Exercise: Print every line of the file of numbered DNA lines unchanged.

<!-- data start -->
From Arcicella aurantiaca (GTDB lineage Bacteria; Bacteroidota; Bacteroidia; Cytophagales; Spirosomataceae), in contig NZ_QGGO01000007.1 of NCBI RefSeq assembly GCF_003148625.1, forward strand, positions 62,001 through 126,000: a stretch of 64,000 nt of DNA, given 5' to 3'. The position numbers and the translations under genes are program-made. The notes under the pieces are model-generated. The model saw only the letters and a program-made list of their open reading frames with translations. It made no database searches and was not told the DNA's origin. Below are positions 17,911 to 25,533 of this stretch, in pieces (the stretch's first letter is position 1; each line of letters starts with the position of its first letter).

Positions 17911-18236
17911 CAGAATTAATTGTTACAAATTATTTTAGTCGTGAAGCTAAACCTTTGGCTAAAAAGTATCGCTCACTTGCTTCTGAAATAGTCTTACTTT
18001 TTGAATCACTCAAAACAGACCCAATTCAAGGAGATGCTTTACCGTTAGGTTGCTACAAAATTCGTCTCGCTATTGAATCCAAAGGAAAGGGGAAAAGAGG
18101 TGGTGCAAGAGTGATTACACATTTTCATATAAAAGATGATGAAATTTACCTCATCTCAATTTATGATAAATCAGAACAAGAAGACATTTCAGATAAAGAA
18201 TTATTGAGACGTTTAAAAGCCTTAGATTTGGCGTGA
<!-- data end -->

From Arcicella aurantiaca (GTDB lineage Bacteria; Bacteroidota; Bacteroidia; Cytophagales; Spirosomataceae), in contig NZ_QGGO01000007.1 of NCBI RefSeq assembly GCF_003148625.1, forward strand, positions 62,001 through 126,000: a stretch of 64,000 nt of DNA, given 5' to 3'. The position numbers and the translations under genes are program-made. The notes under the pieces are model-generated. The model saw only the letters and a program-made list of their open reading frames with translations. It made no database searches and was not told the DNA's origin. Below are positions 17,911 to 25,533 of this stretch, in pieces (the stretch's first letter is position 1; each line of letters starts with the position of its first letter).

Positions 17911-18236
17911 CAGAATTAATTGTTACAAATTATTTTAGTCGTGAAGCTAAACCTTTGGCTAAAAAGTATCGCTCACTTGCTTCTGAAATAGTCTTACTTT
18001 TTGAATCACTCAAAACAGACCCAATTCAAGGAGATGCTTTACCGTTAGGTTGCTACAAAATTCGTCTCGCTATTGAATCCAAAGGAAAGGGGAAAAGAGG
18101 TGGTGCAAGAGTGATTACACATTTTCATATAAAAGATGATGAAATTTACCTCATCTCAATTTATGATAAATCAGAACAAGAAGACATTTCAGATAAAGAA
18201 TTATTGAGACGTTTAAAAGCCTTAGATTTGGCGTGA